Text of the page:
What with all the measured pacing, symbolic handling of stones, conceptual tasks and graph-making being done on so many stages these days, it's hard sometimes to remember what good, honest, active breath-taking dance looks like. Well, the Joyce Trisler Danscompany hasn't forgotten; their performance last night at the Terrace Theater offered up plenty of space-covering, resonant, goose-bump-inducing movement in a proud and fearless way.

Danscompany is something of a wonder. Their guiding light, Trisler, died suddenly last fall, leaving them artistic orphans. Rather than disbanding, the 10-member company has continued its work under the direction of Trisler protege Milton Myers, and the decision seems to have paid off. The dancers exude a confidence and joy that spill over into every gesture, every glance. Their technical gifts are immediately apparent, but it's their command of the finer things -- breath, buoyancy, phrasing, speed -- that makes them so special.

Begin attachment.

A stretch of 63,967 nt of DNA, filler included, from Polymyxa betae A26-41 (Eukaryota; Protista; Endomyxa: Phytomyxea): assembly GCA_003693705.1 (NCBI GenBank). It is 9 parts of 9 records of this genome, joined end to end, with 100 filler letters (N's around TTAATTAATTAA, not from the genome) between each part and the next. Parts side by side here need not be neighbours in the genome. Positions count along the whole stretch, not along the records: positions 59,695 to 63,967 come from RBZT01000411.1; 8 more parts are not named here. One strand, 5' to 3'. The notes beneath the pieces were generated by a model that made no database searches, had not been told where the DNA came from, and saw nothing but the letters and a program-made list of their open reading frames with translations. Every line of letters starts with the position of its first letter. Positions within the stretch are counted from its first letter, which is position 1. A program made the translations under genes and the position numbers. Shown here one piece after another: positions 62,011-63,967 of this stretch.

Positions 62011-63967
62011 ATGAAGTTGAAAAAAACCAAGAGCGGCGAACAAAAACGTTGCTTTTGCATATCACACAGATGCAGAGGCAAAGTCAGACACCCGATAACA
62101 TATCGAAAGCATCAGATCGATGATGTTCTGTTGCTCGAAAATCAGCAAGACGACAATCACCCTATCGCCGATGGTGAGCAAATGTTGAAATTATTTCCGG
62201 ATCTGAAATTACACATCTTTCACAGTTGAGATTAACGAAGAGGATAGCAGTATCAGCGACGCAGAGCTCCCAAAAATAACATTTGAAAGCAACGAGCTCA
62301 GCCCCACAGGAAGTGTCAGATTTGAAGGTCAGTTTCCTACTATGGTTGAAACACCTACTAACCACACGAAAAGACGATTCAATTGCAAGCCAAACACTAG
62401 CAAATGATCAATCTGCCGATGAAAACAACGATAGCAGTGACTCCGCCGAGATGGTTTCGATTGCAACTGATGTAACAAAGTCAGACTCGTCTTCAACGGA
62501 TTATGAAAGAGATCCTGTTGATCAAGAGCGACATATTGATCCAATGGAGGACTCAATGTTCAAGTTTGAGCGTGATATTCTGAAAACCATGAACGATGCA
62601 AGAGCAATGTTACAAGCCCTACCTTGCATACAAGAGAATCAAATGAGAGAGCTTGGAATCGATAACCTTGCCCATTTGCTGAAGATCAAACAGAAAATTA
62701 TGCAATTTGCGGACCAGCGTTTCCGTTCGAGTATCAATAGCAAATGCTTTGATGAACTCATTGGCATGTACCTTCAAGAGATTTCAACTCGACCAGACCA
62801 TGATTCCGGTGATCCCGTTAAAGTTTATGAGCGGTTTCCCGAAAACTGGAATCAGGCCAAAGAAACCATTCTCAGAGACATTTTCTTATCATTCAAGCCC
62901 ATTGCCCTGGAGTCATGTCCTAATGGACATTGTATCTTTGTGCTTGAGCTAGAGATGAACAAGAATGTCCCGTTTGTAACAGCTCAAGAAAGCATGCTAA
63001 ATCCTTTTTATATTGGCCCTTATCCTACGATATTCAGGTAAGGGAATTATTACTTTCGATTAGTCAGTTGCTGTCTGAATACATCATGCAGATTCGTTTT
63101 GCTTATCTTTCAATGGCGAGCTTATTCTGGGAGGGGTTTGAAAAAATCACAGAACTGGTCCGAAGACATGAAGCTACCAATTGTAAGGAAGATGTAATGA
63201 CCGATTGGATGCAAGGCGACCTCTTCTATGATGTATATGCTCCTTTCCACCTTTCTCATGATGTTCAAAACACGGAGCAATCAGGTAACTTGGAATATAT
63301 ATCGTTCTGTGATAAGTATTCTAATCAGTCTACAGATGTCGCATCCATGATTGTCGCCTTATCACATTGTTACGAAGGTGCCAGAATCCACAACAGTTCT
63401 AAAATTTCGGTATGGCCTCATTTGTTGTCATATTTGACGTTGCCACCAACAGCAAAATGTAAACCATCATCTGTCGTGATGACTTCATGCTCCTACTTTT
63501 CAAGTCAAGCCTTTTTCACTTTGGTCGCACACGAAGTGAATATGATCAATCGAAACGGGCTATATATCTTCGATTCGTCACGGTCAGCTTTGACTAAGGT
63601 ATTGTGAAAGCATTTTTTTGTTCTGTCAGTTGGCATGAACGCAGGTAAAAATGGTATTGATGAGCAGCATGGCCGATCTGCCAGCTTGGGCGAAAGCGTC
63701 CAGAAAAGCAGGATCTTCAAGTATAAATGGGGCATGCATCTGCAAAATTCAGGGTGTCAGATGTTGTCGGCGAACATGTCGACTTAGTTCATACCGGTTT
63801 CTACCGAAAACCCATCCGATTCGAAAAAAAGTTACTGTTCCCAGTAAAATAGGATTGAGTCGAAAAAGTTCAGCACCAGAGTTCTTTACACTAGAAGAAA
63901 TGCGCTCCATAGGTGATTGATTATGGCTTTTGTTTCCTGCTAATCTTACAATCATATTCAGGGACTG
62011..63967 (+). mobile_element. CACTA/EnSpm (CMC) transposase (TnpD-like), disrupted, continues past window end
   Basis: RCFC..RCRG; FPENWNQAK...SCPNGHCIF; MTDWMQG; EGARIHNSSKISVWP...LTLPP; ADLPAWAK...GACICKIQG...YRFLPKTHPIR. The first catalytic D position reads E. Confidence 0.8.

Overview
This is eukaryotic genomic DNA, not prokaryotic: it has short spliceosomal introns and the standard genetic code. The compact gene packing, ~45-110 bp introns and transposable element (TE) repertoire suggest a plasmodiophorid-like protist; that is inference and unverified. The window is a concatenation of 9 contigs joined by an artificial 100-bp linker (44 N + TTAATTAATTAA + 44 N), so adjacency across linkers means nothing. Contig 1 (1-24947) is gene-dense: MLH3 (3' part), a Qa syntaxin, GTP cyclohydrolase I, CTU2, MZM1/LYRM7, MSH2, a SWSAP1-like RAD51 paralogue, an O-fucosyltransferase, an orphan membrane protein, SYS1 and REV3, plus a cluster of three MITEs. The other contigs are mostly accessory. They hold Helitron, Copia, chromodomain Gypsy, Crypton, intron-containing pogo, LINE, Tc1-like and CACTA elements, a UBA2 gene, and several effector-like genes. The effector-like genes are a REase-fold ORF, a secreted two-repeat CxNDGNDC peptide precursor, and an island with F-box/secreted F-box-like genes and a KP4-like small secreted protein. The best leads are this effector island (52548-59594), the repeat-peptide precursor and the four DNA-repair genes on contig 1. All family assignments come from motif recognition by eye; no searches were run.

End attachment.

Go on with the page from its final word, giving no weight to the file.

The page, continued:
It's easy to understand why the members of Danscompany seem to revel in theirm mentor's creations. Trisler believed in fervor; she excelled at structure; she felt confortable with both the classical modern dance and ballet vocabularies. She took risks -- choreographing a post-Balanchine version of "Four Temperaments" and her own "Rite of Spring" -- and most important, she celebrated dance history.

Tradition and history played starring roles in last nigh's program. "Four Against the Gods" took a cool, impressionistic look at the founding sisters of early modern dance -- Isadora Duncan, Ruth St. Denis, Doris Humphrey and Martha Graham. "The Spirit of Denishawn," Klarna Pinska's reconstruction of exercises and short works by St. Denis, her partner Ted Shawn and her disciple Humphrey, examined both the glories (St. Denis' music visualizations to Brahms and Liszt, Humphrey's "Soaring" for five women and one huge swatch of ballooning blue silk) and embarrassments (Shawn's stiff macho dances for Greek god and Japanese spear carrier) of that pioneering era.

As for Trisler's "Four Temperaments," it proved that Hindemith's great score can speak of clear emotional relationships as well as angles and lifts and leaps.

Danscompany performs today through Saturday at 7:30, with a Saturday matinee at 2.